- The major recommendations
- Ross Gittins: Be afraid, but only mildly so
- The Pulse politics live with Judith Ireland
What's missing? Tax. The National Commission of Audit has decided not to consider it. That means also not considering something more fundamental: tax expenditures.
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Taxation expenditures are government programs that are delivered via tax breaks rather than by direct payments.
Retirement is an example. The government supports well-off retirees via superannuation tax concessions. They cost $27 billion. It supports less well-off retirees by the pension. That costs $41 billion. The commission of audit comes down hard on the pensioners and lets off the superannuants scot-free.
Memo to anyone seeking government support: get it delivered as a concession rather than as a payment. The commission of audit won’t notice.
It’s the same for business. The commission of audit wants grants to business axed but it lets tax breaks for business go through to the keeper.
And don't believe for one second the people it does turn its attention to get off lightly. Behind innocuous sounding words such as "taper rates", "benchmarks" and "average weekly earnings" lie cuts that will hurt.
At the moment, pensions are set at at least 27.7 per cent of male average weekly earnings. The commission of audit wants to transition it to 28 per cent of average weekly earnings. It doesn’t sound like a big change, but total average weekly earnings (female and male averaged together) are a good deal less than male earnings, about 17 per cent less. To transition the pension benchmark down, pensions will climb with prices rather than wages for the next 15 years.
The government says it's not the budget, but its Commission of Audit is recommending sweeping spending cuts.
Letting the pension age climb to 70 by the middle of the century sounds gentle, but lifting the age beyond that by about nine months for each year that life expectancy climbs will mean the pension age increases as far as the eye can see.
Including superannuation income in the means test for the Seniors Health Card is entirely reasonable but will exclude almost everyone. It is only available to retirees with too much income to get the pension. For couples that’s $70,000. Including superannuation income in the income test will see access cut off at $80,000.
Strictly speaking, the commission of audit shouldn’t have included the minimum wage in the section of its report headed "Managing expenditure growth". It isn’t a government expenditure. Abandoning Fair Work Australia wage cases and instead tying the minimum wage to 44 per cent of average weekly earnings sounds innocent enough until you realise the present minimum wage is $622.20 a week, which is 56 per cent of average weekly earnings – a good deal higher. The commission of audit wants Australia’s lowest paid workers to get there by accepting increases of the consumer price index minus 1 per cent for the next 10 years.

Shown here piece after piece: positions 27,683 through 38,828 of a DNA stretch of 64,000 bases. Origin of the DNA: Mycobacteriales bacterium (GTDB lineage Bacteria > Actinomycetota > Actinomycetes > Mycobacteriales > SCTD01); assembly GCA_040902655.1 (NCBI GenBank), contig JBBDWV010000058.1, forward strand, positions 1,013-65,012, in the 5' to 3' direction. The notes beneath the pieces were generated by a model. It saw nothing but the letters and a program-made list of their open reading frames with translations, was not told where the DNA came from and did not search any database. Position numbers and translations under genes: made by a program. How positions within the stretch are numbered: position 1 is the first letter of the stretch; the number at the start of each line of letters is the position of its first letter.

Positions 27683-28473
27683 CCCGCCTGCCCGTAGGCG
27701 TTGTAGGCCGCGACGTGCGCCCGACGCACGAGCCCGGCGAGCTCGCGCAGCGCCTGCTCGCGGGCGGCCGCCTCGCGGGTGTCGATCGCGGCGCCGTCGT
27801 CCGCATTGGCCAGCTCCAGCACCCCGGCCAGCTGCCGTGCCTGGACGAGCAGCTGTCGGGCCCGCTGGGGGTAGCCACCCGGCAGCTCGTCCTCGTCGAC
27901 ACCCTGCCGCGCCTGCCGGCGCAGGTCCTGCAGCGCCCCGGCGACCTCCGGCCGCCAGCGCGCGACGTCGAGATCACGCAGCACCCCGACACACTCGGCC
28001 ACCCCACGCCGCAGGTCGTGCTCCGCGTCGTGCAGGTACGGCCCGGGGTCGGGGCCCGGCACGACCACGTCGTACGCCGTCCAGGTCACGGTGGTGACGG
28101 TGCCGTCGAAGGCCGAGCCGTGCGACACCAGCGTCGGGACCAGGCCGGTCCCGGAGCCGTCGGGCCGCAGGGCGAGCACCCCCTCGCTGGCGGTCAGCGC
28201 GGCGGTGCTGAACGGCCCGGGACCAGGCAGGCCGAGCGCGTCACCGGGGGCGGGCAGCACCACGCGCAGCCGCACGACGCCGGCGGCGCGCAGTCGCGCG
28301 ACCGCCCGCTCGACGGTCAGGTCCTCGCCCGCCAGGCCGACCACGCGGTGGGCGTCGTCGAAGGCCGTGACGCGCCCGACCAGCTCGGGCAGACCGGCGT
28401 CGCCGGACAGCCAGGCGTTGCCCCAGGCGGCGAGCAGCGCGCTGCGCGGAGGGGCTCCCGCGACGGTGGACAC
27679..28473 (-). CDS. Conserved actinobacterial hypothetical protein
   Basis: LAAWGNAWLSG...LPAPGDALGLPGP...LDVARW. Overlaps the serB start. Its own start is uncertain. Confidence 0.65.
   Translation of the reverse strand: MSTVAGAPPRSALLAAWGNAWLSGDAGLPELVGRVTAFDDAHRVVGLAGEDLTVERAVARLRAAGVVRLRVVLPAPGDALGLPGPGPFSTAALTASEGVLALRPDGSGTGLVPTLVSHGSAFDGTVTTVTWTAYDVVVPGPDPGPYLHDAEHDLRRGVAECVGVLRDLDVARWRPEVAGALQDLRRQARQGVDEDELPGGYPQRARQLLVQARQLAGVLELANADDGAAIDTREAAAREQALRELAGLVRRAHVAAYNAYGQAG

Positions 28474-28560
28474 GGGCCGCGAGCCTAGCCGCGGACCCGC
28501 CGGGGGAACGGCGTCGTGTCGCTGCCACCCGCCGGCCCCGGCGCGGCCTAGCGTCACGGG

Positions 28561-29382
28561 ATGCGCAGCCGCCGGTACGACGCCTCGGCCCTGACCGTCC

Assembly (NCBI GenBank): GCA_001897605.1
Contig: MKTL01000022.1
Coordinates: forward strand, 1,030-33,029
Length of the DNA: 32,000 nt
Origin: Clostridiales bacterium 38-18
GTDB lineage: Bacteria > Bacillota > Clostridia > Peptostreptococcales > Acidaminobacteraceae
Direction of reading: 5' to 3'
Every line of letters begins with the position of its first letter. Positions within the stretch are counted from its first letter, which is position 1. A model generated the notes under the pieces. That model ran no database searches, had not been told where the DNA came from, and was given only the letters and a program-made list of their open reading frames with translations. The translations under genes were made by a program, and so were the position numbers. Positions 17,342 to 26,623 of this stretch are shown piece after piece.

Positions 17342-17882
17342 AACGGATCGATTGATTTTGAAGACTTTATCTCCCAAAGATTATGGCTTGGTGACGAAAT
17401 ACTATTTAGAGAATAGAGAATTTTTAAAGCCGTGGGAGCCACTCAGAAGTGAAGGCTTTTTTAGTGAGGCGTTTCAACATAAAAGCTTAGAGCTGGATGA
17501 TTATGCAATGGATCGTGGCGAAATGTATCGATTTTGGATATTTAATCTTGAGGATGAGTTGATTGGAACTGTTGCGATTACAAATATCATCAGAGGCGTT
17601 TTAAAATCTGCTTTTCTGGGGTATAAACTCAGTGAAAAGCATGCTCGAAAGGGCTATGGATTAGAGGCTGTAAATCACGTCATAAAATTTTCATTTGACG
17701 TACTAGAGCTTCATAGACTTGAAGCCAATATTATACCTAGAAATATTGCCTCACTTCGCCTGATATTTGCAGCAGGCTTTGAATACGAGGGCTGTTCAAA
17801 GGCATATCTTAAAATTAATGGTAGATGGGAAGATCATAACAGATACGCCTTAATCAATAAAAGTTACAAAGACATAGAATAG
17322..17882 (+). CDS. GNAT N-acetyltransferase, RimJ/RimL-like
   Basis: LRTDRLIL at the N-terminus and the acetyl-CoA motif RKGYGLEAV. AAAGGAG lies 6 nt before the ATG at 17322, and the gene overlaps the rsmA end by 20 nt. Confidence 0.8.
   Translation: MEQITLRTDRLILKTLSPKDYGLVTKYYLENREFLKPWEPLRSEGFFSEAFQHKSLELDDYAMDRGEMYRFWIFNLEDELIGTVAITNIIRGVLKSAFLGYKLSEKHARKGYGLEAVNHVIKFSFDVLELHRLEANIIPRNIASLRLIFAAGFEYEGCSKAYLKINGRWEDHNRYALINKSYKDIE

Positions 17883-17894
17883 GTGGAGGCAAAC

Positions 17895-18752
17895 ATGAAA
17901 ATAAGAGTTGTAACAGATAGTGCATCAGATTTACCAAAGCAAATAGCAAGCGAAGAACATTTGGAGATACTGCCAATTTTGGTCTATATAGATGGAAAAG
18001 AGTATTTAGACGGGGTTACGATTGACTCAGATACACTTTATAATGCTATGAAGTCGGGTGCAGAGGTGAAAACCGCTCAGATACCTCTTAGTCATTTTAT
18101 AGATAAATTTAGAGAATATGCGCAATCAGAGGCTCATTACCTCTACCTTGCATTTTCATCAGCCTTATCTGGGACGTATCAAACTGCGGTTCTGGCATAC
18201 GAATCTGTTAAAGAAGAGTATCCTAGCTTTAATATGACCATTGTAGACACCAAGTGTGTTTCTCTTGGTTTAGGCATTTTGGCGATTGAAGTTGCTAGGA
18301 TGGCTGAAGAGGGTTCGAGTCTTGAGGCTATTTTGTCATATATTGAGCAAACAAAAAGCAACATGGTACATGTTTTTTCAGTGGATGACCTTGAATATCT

Forcing young unemployed people to move to where there are jobs after one year on Newstart sounds fair until you consider what one year on Newstart will mean. It isn’t readily available until an unemployed person has run down their assets. After that it’s $13,273. It is hard to know how someone who had received that little for so long can afford to move.
A Medicare co-payment of $15 for each visit to the doctor (dropping to $7.50 after 15 visits) runs of the risk of turning away people whose conditions should be examined early. Denying doctors who bulk bill the right to waive the payment amplifies the risk.
Whether by design or not, the people most likely to be hurt by the commission of audit’s recommendations are Australia’s most vulnerable. It wouldn’t have been so if it had devoted equal or any attention to tax breaks.
It is a heavy irony that the 1996 National Commission of Audit found Australia's treatment of tax expenditures "clearly inadequate".
"Tax expenditures should be treated as much as possible like program expenditures in all published fiscal reports and statements," it recommended.